Our kids are growing up in a 500-channel universe. They spend 44.5 hours weekly in front of an electronic screen. There is a 33 percent decline in families eating dinner together and a 100 percent drop in household conversations, according to a recent study done at the University of Minnesota.

Yet parents are perplexed because their children won’t “friend” them on Facebook. They text their children to come downstairs for dinner. Two-year-olds are mimicking Mommy by “talking” on her (actual) cell phone.

The question is asked on sheknows.com: “Would you let a stranger spend several hours with your child, communicating values, distracting them from homework, creating separation and distance from family? Even worse, would you let a stranger into your child’s bedroom?”

Let me assume that your answer is a resounding “no!”

What can we do to reconnect? Create a ritual that includes one-on-one time, such as reading together. One book that bridges the generation gap is Judi Barrett’s “Cloudy With a Chance of Meatballs.” The absurd tall tale provides lots of “food for thought.” I can almost guarantee that you will find what to talk about when you discuss the people in the town of CHEWANDSWALLOW who eat whatever falls from the sky! Orange juice rain. Floating pancakes. Stale bread boats. Mashed potatoes blanketing the ground. Pickles in the living room. Hamburgers down the chimney….

Seriously consider a camp experience during the summer, where most camps’ cultures rely upon severing the electronic tether in favor of activities that are connected to the natural world and friendships that require a conscious commitment of the five senses! Camp fosters social interaction and displaces the attraction of filling time with electronic pursuits.

Institute some family rules around the world of computers and cell phones and video games: No texting at the dinner table or in the car. A limit on hours of television-watching. A ban on games like Grand Auto Theft. No Game Boys during family time, which is dedicated occasions to do things with each other (maybe even watch TV together or designate a family check-in before bed or do something active with one another).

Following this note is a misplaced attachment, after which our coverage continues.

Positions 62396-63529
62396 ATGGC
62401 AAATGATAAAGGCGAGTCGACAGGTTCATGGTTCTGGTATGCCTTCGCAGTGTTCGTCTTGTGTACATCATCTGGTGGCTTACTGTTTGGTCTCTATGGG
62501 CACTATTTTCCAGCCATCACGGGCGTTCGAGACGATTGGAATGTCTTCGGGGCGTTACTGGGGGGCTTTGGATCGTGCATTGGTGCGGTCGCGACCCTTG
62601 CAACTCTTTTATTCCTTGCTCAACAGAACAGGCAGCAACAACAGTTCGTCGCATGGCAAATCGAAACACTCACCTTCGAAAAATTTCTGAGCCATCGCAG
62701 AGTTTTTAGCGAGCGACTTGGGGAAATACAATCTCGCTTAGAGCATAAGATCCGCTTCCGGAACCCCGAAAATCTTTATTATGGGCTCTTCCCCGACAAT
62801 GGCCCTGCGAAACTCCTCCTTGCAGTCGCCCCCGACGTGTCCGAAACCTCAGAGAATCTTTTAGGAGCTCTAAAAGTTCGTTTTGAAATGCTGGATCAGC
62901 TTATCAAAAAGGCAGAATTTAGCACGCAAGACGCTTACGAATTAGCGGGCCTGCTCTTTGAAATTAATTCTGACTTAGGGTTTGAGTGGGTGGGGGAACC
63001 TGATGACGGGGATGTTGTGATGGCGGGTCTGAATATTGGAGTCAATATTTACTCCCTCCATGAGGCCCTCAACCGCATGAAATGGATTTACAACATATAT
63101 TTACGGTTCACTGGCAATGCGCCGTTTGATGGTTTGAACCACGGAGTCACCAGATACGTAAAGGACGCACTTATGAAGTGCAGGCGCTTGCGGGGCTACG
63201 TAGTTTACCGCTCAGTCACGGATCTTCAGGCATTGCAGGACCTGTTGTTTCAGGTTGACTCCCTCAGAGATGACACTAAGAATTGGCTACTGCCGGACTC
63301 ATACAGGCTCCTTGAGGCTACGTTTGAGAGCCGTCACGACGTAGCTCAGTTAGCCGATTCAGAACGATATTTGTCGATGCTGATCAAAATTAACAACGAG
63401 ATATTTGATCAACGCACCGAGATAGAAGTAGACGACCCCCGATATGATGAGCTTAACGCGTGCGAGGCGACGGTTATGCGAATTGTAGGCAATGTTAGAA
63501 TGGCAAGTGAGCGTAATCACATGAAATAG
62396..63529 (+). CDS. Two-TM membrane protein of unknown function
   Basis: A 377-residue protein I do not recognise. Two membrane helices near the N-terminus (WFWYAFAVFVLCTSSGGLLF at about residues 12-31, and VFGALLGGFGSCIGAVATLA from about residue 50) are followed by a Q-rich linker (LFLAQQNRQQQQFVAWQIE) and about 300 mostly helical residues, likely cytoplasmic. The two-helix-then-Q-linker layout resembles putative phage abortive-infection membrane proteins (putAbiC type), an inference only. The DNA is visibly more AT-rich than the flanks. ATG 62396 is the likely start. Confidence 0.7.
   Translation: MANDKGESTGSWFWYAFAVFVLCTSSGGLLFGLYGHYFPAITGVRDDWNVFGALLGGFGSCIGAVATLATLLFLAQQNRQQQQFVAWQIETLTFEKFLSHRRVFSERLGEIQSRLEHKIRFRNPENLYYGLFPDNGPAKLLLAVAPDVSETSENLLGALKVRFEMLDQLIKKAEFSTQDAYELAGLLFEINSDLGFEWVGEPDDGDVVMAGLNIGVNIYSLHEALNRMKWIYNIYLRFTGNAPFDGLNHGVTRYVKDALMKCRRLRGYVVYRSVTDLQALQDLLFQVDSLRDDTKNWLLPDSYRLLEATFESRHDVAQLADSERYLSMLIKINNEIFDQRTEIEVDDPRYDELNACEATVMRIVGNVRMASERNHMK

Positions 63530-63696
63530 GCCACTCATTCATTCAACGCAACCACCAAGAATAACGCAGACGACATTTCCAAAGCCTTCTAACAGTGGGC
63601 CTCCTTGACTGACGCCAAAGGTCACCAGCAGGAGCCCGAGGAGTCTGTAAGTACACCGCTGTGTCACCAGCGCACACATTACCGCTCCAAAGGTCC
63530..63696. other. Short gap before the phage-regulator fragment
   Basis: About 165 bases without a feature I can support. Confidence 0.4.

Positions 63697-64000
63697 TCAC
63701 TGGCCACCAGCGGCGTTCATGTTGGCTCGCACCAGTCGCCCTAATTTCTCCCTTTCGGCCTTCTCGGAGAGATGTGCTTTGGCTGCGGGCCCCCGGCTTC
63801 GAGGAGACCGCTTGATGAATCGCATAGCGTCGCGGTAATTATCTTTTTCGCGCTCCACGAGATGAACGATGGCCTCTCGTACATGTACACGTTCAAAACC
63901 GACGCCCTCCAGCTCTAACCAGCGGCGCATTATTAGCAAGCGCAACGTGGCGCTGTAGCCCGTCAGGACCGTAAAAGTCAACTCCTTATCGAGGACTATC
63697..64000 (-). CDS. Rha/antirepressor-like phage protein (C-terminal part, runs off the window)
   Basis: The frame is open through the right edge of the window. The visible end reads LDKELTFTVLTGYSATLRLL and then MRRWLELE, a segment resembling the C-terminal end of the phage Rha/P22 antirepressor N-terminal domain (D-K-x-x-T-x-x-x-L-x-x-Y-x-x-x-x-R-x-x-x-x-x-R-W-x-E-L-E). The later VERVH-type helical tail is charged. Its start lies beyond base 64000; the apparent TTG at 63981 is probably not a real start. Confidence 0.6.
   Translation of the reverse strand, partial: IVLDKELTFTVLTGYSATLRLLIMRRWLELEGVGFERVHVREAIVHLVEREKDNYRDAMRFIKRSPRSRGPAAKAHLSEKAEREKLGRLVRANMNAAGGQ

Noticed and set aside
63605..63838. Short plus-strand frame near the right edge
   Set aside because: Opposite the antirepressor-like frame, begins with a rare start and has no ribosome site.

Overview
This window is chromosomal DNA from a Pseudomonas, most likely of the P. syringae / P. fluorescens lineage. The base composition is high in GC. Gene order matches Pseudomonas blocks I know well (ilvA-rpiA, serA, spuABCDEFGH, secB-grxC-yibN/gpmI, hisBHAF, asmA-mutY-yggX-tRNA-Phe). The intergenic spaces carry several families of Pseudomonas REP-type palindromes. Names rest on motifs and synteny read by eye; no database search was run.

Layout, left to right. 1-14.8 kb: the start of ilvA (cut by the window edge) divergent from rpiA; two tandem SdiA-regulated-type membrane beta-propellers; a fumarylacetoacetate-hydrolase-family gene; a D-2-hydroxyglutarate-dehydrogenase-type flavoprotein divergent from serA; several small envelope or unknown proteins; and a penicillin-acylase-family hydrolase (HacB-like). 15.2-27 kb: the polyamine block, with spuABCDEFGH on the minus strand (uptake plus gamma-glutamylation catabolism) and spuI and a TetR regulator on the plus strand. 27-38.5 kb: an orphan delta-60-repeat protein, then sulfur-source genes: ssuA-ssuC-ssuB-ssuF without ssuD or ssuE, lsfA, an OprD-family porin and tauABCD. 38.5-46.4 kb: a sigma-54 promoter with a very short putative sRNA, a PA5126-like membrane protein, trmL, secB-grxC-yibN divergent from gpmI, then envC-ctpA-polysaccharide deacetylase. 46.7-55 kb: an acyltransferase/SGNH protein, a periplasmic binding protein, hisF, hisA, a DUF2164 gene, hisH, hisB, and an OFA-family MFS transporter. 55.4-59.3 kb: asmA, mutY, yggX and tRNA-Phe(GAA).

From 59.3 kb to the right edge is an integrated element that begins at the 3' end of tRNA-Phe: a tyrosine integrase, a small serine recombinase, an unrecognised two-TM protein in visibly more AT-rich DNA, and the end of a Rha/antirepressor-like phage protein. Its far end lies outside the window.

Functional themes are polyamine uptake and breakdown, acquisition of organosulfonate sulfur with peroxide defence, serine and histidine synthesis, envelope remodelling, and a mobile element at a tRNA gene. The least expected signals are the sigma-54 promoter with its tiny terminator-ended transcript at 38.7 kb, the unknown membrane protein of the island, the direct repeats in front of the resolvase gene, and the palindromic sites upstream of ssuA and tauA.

And here is the cardinal family rule: We eat dinner together! (Make Mealtime Family Time.) I don’t say this lightly. I definitely recall the many nights when I was starving or the kids were sleepy or the husband was running late – but traditions are the stuff that character is made of, and I strongly believe that eating dinner together, at least several nights per week, is an inoculation against the potential damage of living in an electronic world.

This is one of my tried-and-true favorites, especially for pre-teens and teens: get them in the car with you and drive, drive, drive! They are captive, and if you are subtle enough, you can engage them in meaningful conversation. And be creative about other opportunities that simulate confinement. Trying times call for resourceful solutions. Check out Conversations on the Go: Clever Questions to Keep Teens and Grown-ups Talking.

George Santayana said, “The family is one of nature’s masterpieces.”

My last caveat, which I will revisit in more detail in future posts: you don’t have to be your child’s friend. S/he has many of those; but only one mom and one dad, or some variation thereof. You are the mentor, the coach, the referee, the cheerleader, the commissioner… you decide the rules of the game and then enforce them. They can protest, but you have the final word. No replays needed.

When they get to the Hall of Fame, i.e., become strong, competent, caring individuals, they will say, “Thank you.”